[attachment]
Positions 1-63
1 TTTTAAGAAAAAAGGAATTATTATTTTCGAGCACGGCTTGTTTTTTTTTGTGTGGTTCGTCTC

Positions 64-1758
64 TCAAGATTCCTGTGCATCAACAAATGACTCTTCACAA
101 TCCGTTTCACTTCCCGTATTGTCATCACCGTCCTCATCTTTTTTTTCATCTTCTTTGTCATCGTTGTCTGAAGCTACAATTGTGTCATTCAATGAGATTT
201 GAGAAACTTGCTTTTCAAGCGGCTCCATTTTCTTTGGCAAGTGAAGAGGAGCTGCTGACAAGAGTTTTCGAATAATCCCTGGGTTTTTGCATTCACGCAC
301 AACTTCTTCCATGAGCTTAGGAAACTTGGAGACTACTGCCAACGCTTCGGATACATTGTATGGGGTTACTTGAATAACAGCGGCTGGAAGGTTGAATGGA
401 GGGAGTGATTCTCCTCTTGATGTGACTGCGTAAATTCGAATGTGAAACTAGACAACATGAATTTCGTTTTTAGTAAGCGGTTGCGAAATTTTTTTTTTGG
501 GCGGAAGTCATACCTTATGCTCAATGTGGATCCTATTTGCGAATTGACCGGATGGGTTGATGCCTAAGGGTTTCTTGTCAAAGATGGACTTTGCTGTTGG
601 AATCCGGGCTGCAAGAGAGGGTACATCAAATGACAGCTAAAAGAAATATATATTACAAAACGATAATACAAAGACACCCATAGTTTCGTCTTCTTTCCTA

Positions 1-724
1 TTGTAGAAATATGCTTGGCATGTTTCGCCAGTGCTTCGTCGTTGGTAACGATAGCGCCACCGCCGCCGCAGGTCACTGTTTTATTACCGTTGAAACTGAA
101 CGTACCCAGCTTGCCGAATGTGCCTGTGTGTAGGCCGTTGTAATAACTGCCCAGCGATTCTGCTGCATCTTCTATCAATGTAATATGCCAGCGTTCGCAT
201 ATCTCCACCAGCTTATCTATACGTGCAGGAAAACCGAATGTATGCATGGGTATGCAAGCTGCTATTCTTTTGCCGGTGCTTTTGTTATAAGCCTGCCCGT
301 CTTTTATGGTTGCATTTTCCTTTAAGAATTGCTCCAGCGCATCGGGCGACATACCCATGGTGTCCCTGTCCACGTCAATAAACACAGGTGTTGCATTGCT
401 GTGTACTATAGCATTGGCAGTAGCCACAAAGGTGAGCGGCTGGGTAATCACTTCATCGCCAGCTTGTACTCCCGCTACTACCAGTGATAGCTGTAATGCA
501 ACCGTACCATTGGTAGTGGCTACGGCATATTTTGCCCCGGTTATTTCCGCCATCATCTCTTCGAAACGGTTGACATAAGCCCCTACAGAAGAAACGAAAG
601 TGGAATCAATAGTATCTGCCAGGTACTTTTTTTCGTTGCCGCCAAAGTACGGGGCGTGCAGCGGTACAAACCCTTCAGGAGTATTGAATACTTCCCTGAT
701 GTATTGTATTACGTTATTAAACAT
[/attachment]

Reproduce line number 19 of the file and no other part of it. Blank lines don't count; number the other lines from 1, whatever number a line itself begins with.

701 GTATTGTATTACGTTATTAAACAT